I'm hoping to keep writing articles like this and hope I can get round to doing one/some about one/some of Mir's modules. By now it's probably quite mature.
May 23
prev sibling parent reply data pulverizer <data.pulverizer gmail.com> writes:
On Friday, 22 May 2020 at 14:13:50 UTC, kinke wrote:
 On Friday, 22 May 2020 at 01:58:07 UTC, data pulverizer wrote:
 Comments welcome.
Thx for the article. - You mention the lack of multi-dim array support in Phobos; AFAIK, that's fully intentional, and the de-facto solution is http://docs.algorithm.dlang.io/latest/mir_ndslice.html.
I've now updated the blog with this information (the new docs home: http://mir-algorithm.libmir.org/mir_ndslice.html).
 As you suspect SIMD potential being left on the table by LDC, 
 you can firstly use -mcpu=native to enable advanced 
 instructions supported by your CPU, ...
If special instructions are enabled does the compiler automatically take advantage of these or does the programmer need to do anything?
 ... and secondly use -fsave-optimization-record to inspect 
 LLVM's optimization remarks (e.g., why a loop isn't 
 auto-vectorized etc.).
By this are you saying that SIMD happens automatically with `-mcpu=native` flag?
 ... -O5 is identical to -O3, which is identical to -O.
Yes I saw that when I was writing the code and tried it and found it to be true but there's something psychologically comforting about using -O5 rather than -O. I've updated the article to reflect your comments. I'm in the process of updating the D code and will change the flags once I'm done. Thanks
May 23
next sibling parent data pulverizer <data.pulverizer gmail.com> writes:
On Sunday, 24 May 2020 at 05:39:30 UTC, data pulverizer wrote:
 On Friday, 22 May 2020 at 14:13:50 UTC, kinke wrote:
 ... and secondly use -fsave-optimization-record to inspect 
 LLVM's optimization remarks (e.g., why a loop isn't 
 auto-vectorized etc.).
By this are you saying that SIMD happens automatically with `-mcpu=native` flag?
I've just tried it and the times are faster just adding the flag the times for the largest data set is very close to Julia's sometimes a little faster sometimes a little slower. I have extended the number kernel functions to 9 and the full benchmark in Julia is taking 2 hours (I may have to re-run it since I made some more code changes). I've added the new kernels (locally) to D and updating the script now. I also need to do the same for Chapel. Once I run them all I'll update the article. From what I can see now D wins for all but the largest data set but with new flag it's so close to Julia's that it will be a "photo finish" I might have to run at the largest data size 100 times, I'll just pick one kernel (probably dot product) for that but it will take AGES! I'll have to look at maybe running it on a cloud instance rather than locally. Populating the arrays is what takes the longest time, I'll probably do that using parallel threads. This is getting interesting!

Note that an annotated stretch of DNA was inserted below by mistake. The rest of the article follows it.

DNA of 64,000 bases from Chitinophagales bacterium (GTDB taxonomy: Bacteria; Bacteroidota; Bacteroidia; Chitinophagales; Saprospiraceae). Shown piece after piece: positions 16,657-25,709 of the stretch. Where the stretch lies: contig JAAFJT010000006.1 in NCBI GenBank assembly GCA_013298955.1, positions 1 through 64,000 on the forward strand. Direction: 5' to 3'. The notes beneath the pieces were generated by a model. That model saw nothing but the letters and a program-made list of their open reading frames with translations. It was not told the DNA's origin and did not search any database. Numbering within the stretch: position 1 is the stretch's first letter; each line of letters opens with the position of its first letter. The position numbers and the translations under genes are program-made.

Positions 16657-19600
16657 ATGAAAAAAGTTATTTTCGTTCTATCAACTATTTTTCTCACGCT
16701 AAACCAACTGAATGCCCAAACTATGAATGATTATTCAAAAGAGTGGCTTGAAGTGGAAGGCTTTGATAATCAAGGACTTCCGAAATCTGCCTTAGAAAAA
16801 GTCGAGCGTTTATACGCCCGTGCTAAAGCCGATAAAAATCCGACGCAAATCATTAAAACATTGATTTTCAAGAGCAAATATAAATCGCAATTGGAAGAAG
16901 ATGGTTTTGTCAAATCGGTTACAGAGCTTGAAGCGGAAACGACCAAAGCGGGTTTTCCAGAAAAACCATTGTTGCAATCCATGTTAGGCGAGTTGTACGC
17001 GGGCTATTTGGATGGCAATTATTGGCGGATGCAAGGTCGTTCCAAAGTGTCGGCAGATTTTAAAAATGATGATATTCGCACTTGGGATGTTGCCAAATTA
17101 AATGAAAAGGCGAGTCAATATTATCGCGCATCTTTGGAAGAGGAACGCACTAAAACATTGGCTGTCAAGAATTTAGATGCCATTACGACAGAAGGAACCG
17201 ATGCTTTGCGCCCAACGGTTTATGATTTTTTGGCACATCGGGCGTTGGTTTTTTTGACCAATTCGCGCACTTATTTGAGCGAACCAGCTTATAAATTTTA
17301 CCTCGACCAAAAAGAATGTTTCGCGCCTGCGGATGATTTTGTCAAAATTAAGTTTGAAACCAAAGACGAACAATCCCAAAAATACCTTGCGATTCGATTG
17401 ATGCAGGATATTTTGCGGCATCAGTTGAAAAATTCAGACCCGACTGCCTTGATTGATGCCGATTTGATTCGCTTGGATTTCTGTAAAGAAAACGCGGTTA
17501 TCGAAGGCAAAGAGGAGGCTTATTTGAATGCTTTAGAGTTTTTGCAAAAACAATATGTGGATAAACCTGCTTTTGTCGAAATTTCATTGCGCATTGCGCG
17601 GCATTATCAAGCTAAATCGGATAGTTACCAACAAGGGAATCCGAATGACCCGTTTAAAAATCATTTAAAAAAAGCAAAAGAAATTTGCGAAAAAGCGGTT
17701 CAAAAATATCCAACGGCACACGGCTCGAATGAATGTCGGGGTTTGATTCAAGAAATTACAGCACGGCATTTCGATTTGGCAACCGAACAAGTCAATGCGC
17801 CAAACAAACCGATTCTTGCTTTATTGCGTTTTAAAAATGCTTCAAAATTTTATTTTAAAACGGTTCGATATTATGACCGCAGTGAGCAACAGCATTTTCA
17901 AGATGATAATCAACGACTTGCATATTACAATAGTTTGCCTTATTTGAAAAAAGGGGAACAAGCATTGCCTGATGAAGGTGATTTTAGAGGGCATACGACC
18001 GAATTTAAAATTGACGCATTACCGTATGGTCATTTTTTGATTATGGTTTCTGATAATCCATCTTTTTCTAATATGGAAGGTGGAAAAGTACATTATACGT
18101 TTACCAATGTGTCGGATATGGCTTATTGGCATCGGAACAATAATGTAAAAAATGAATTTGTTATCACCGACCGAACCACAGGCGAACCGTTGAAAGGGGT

May 24
prev sibling next sibling parent data pulverizer <data.pulverizer gmail.com> writes:
On Sunday, 24 May 2020 at 05:39:30 UTC, data pulverizer wrote:
 On Friday, 22 May 2020 at 14:13:50 UTC, kinke wrote:
 ... and secondly use -fsave-optimization-record to inspect 
 LLVM's optimization remarks (e.g., why a loop isn't 
 auto-vectorized etc.).
By this are you saying that SIMD happens automatically with `-mcpu=native` flag?
I've just tried it and the times are faster just adding the flag the times for the largest data set is very close to Julia's sometimes a little faster sometimes a little slower. I have extended the number kernel functions to 9 and the full benchmark in Julia is taking 2 hours (I may have to re-run it since I made some more code changes). I've added the new kernels (locally) to D and updating the script now. I also need to do the same for Chapel. Once I run them all I'll update the article. From what I can see now D wins for all but the largest data set but with new flag it's so close to Julia's that it will be a "photo finish" I might have to run at the largest data size 100 times, I'll just pick one kernel (probably dot product) for that but it will take AGES! I'll have to look at maybe running it on a cloud instance rather than locally. Populating the arrays is what takes the longest time, I'll probably do that using parallel threads. This is getting interesting!
May 24
prev sibling parent reply welkam <wwwelkam gmail.com> writes:
On Sunday, 24 May 2020 at 05:39:30 UTC, data pulverizer wrote:
 By this are you saying that SIMD happens automatically with 
 `-mcpu=native` flag?
By default compiler will be conservative and only emit instructions that all CPUs can run. For 32 bit executables you almost never going to get SSE instructions because stack is not guaranteed to be 16 byte aligned and its not easy to prove that memory access is aligned and pointers do not alias. When you tell compiler to generate code for specific CPU architecture (-mcpu) it can apply specific optimizations for that CPU and that includes SIMD instruction generation.
May 24